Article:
“Around Europe, everybody is rewriting green production guides,” he continued. “If you put them into a pile of paper you would fall over it; it’s almost become a rat race.”
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However, some sectors such as animation, post production or costume design still needed life cycle assessments to be carried out. Wagendorp called for “basic uniform quality instrumenting guidelines and tools at the high level that we can then translate to these additional levels, because to spend or invest time and resources in creating all that knowledge ourselves is unsustainable as an exercise”.
He also highlighted the need for the many networks at European level that are working on their own agendas to interact. “When you’re a filmmaker and you come to Europe, you have to follow 20 different schemes.”
Harris pointed out that diversity guidelines had been harmonised and people were now clear on what criteria they had to fulfil in order to access public funding. “I don’t understand why we can’t have a similar process for sustainability which goes across the studios, the public funders and the broadcasters, so people are all measuring the same things and working towards the same goals.
Rego agreed. “There are hundreds of pages of best practices, but when you look, they’re 98% the same. Obviously you want to make sure everything is personalised to the benefit of that location, but we are more alike than not in a number of these pillars that we’re talking about. I think more conversation and dialogue around it would be better.”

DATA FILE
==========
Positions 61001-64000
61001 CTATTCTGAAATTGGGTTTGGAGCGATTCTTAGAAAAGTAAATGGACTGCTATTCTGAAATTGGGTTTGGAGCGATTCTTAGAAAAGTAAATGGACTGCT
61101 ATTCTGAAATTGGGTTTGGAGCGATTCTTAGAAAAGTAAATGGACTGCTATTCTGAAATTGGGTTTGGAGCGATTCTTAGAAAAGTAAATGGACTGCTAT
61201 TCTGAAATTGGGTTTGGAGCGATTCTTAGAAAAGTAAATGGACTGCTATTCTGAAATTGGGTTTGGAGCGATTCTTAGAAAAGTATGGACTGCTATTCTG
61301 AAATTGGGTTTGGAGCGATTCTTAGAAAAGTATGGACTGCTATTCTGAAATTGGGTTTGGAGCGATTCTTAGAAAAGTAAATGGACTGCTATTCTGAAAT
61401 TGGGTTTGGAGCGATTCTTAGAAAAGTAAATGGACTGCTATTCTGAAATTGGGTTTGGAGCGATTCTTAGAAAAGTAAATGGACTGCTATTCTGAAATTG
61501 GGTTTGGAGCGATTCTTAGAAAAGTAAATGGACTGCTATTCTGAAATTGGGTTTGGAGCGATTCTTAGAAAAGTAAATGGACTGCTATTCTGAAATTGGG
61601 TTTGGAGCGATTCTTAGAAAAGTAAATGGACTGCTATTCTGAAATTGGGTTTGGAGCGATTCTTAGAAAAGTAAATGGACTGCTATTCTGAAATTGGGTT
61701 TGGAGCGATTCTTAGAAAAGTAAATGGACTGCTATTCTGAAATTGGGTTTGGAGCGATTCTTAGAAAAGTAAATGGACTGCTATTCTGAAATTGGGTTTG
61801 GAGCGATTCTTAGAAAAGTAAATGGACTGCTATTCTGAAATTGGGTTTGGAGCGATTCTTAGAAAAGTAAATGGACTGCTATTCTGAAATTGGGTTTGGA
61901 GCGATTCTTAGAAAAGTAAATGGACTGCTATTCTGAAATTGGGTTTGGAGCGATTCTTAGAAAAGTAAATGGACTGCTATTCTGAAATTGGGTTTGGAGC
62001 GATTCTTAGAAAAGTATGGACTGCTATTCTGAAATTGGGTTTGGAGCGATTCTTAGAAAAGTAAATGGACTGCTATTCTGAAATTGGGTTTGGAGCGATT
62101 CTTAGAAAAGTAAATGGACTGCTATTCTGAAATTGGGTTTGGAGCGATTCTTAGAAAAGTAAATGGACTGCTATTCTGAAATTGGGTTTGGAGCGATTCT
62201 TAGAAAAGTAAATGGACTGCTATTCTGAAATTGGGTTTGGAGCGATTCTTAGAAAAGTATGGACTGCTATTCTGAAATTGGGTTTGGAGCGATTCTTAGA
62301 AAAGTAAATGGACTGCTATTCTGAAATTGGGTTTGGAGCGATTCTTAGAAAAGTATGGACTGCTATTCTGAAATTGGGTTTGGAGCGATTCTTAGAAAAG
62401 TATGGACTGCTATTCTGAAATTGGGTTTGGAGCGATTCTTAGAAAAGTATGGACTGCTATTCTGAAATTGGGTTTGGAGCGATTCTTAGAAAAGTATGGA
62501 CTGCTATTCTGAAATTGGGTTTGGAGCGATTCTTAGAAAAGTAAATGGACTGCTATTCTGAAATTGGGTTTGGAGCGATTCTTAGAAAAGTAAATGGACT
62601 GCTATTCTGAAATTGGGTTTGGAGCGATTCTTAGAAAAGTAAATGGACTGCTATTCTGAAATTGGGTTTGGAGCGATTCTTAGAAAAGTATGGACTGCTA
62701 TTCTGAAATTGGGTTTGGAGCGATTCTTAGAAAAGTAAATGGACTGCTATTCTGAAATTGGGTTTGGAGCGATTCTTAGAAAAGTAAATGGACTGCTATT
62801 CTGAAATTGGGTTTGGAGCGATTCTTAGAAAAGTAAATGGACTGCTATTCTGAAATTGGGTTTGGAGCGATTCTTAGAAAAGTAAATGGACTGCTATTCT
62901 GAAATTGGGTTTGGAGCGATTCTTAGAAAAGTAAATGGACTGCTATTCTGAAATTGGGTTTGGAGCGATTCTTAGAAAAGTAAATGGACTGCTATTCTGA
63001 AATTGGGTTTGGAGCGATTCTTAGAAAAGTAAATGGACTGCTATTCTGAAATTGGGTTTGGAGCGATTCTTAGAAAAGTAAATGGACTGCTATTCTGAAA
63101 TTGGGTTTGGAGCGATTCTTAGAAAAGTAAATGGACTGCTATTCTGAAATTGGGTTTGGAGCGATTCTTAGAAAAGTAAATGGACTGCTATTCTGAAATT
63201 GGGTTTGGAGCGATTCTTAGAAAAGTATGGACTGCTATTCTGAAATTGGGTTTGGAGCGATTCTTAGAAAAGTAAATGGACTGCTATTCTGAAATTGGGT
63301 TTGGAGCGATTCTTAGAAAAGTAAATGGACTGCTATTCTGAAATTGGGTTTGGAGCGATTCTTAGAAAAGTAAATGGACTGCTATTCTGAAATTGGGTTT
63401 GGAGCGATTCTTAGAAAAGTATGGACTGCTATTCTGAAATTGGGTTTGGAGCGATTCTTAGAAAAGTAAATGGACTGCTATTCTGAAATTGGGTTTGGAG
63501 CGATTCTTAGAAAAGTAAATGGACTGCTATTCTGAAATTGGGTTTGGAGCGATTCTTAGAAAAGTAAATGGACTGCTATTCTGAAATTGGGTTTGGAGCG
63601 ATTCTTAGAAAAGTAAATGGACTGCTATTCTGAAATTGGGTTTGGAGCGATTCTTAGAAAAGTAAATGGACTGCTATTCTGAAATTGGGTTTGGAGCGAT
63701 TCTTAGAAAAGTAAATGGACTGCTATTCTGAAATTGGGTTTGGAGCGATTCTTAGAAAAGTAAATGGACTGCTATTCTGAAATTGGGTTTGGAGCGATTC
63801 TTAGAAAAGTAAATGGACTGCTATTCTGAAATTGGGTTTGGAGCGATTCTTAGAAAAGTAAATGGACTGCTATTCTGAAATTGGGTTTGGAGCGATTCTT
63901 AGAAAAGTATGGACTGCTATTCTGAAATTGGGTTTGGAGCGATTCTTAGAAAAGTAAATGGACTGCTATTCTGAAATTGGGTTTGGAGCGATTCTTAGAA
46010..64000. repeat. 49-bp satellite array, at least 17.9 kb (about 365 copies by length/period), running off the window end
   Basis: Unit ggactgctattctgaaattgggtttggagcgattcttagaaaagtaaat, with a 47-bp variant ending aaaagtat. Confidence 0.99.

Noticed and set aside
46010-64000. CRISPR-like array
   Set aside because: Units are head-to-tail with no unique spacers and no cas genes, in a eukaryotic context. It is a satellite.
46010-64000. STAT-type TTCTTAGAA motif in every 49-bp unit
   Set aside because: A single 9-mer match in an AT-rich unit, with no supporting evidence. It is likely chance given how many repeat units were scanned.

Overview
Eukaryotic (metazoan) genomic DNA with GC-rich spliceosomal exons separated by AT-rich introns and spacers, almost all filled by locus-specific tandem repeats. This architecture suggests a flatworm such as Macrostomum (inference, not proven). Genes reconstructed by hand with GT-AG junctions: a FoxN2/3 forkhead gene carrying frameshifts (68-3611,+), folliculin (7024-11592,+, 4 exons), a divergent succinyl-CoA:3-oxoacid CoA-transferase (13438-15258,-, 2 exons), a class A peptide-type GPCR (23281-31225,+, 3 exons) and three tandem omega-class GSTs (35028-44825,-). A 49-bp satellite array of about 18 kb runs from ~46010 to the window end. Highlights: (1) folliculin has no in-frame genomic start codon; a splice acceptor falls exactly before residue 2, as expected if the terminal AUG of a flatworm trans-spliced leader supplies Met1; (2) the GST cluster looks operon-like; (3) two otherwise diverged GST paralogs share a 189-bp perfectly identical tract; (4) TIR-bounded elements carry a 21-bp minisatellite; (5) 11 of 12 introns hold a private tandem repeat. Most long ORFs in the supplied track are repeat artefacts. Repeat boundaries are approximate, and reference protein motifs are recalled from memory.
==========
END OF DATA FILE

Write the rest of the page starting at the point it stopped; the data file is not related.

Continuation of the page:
“There are hundreds of pages of best practices, but when you look, they’re 98% the same,” John Rego, Sony Pictures
Towards a shared future
This harmonisation was further discussed in the policy makers panel, ‘Where and how can international co-operation boost sustainability in the audiovisual sector?’
Summing up, Wooton said sustainability had to be looked at from the early stages of production, “including content commissioning and procurement. We’ve got to look at consumption and at other parts of the process, particularly the online side. We’ve got to look at VFX and post production, it’s not just about physical production and how that’s going to be paid for.
“We need to find a way of making sure there’s a closer dialogue between industry and the public sector, and much more sharing like [the conference] that goes on with practitioners. We need to look across from Europe to the rest of the world… How do we join up internationally and globally the initiatives that are going on in Europe?”
It was clear, he said, that all the panellists believed sustainability was an urgent matter and “we’re all in this together”.
It was left to Nikoltchev to wrap up the day with her concluding thoughts. “Increasing co-operation means inspiring each other and enabling one another to jointly create the change. We can’t forget to take care of the needs of the industry, especially [considering] the consequences caused by Covid-19, …but we should be able to master sustainability.
“However, we do not have much time to do this. We should not aim to reinvent the wheel, we should leave the silos, and share. We need more dialogue between practitioners and policy makers, though we have spotted areas like measurement, transparency and best practices where perhaps the Observatory can be of help. The momentum is growing, and so are solutions…. The Observatory wants to be part of both.”